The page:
London Office lOa Soho Square

London, W.I

Vol. XIV


Edited by


Telephone Gerrard 2136, 2137

Tele&:rams Parmaxto, Rath, London

JULY 1936

No. 158


I WAS disappointed by the number of entries for the essay on " Has Oratorio Flourished in England at the Expense of Opera? And if so, why?" In fact, the comparatively small number of competitors might be taken as an indication of a lack of interest both in oratorio and opera. I had aimed at giving the Handel enthusiasts a chance to speak up for their hero, but the effect of this competition is to leave me convinced that Handel's place in the esteem of the British has now been taken by Bach.

I award the prize to Mr. J. Meek, of 10 St. John's Road, Sandeymount, Dublin, whose essay seems to me to present the case with praiseworthy detachment and simplicity. Mr. Meek exceeded the word limit, but he was aware of doing this and was willing to have his final paragraph cut. The final paragraph did not influence my decision, but I have printed i t with the rest of the essay because I think i t makes a point worth making.

Mi. Creasey, of 31 Penhale Road, Fratton, Portsmouth, submitted one of his always entertaining essays, but, perhaps because he expresses so vigorously some of my own prejudices, I have withheld from him the prize. However, we are printing his essay and we shall be glad to send him any record he nominates.

To Mr. Adam Black, of 43 Kelvinside Gardens, Glasgow, who expresses, with considerable vigour, the case for oratorio, we shaH likewise be glad to send any record he nominates.

Among other interesting essays may be mentioned those by Mr. Colin F. Shapling, 73 St. Leonard's Road, Exeter; Miss Vera Maxwell, of 6 West Parade, Bexhill-on-Sea; and Miss Sylvia Barrett, of 37 Springfield Road, St. John's Wood.

I think that both Mr. Meek and Mr. Creasey are inclined to attribute too much importance to the Puritan influence in nourishing oratorio at the expense of opera, though I agree with NIr. Meek in stressing the importance of the congregational or " communitysinging" aspect of oratorio. If the Puritan influence was as strong as he supposes he would not have to admit as he does that" the English have produced an unrivalled dramatic l i terature." What the English have not produced have been superlative actors and singers. An analysis of the origins of the greatest English actors will reveal very few which do not spring


from outside England. Even Garrick's father was a Frenchman and his mother an Irishwoman. Kean was of Irish descent, Irving was a Cornishman, Kemble was of Welsh or Scottish origin. The development of the opera made dramatic ability of ever-increasing importance as an adjunct to quality of voice and musicianship, and the problem of finding a combination of the three became even more difficult. Hence, as Mr. Meek points out, " the farming out" of opera to the Italians in the eighteenth and nineteenth centuries and to the Germans to-day. In other words, opera became a luxury article. My own opinion is that i t could never have been anything else in this country on account of the lack of national ability already mentioned. A valued correspondent has been reproaching me for my failure to appreciate the good work of the Old Vic. and Sadler's Wells, and I readily admit that considering the difficulties the achievement has been remarkable. Nevertheless, I cannot admit anything more than a relative excellence. My correspondent made particular mention of Falstaff at Sadler's Wells, but this I did not hear. I can easily imagine, however, that i t would be more likely to suit the English tradition.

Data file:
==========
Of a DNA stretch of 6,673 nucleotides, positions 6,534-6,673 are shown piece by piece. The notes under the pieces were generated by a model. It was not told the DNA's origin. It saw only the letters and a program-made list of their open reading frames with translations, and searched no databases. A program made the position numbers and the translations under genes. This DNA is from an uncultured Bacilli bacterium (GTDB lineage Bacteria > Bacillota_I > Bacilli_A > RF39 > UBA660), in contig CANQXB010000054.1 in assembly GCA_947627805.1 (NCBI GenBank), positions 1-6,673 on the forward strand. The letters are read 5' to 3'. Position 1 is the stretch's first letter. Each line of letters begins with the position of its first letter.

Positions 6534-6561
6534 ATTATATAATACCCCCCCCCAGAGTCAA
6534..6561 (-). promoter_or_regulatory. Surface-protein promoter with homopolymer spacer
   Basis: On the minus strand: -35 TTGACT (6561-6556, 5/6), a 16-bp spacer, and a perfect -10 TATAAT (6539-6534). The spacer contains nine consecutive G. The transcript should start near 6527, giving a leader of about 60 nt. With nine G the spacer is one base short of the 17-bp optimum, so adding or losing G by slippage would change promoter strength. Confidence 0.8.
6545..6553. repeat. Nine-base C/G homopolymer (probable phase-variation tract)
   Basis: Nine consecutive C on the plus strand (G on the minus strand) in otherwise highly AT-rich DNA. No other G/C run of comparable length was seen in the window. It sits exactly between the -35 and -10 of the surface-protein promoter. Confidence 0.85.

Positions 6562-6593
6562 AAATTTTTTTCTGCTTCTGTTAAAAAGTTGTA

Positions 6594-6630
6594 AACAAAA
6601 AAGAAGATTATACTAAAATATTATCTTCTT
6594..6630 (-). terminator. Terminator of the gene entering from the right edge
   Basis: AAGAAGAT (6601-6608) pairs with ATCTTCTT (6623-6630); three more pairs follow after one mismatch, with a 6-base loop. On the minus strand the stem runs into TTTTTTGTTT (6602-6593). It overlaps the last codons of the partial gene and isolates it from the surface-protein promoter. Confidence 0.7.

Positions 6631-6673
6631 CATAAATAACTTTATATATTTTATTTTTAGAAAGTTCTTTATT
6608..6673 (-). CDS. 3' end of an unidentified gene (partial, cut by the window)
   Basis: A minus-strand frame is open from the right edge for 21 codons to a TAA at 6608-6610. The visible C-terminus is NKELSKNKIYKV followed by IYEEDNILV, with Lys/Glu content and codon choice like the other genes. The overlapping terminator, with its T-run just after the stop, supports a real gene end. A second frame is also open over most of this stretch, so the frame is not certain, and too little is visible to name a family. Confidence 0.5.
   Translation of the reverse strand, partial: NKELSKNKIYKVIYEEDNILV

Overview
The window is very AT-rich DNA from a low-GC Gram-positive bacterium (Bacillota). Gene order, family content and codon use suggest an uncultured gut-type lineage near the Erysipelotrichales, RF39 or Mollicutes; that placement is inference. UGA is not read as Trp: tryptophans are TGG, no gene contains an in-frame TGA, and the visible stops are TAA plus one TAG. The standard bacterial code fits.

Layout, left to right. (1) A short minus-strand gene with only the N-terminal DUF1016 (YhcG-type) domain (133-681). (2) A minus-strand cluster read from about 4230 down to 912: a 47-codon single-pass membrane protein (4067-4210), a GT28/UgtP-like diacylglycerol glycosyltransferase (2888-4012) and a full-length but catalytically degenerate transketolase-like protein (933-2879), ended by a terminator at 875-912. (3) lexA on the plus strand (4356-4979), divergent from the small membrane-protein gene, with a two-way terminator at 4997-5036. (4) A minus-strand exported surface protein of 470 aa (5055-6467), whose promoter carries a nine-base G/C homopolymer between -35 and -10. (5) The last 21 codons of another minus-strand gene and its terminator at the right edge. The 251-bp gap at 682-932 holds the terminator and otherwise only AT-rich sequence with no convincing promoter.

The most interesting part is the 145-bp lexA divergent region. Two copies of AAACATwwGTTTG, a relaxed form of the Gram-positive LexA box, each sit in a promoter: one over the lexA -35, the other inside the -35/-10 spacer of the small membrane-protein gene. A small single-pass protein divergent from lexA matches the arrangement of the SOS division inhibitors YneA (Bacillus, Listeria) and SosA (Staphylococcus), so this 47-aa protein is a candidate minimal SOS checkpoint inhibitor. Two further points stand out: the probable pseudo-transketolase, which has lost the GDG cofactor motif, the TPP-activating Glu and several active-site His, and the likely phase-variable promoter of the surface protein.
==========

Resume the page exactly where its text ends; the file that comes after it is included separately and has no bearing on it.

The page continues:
Mr. Black's essay is interesting because it undoubtedly presents an opinion which is held by a large number of people that opera is a matter of playing let's pretend, and that oratorio somehow is not. Actually, oratorio is as much a business of playing let's pretend as opera, and its lack of popularity in Germany has nothing whatever to do with religious questions, but is attributable to the . greater richness of general musical culture there. Mr. Black is also completely wrong in supposing that oratorio grew out of church music or church services, or that i t was a substitute for them. And I am unable to recognise any more truth in oratorio than in the best operas . Handel switched over from opera to oratorio on account of the accidental success of Esther, which gave him the notion of paying off his debts. The Hallelujah Chorus is a glorious thing, but no nearer to truth than Siegfried's Funeral March. I will agree with NIr. Black that Faust is the most popular opera in Great Britain, but surely the reason for this is the same as that which made East Lynne a popular play. Faust is an easily appreciated and heavily sentimentalized story with plenty of variety of action and a wealth of obvious fruity melody. The lapse into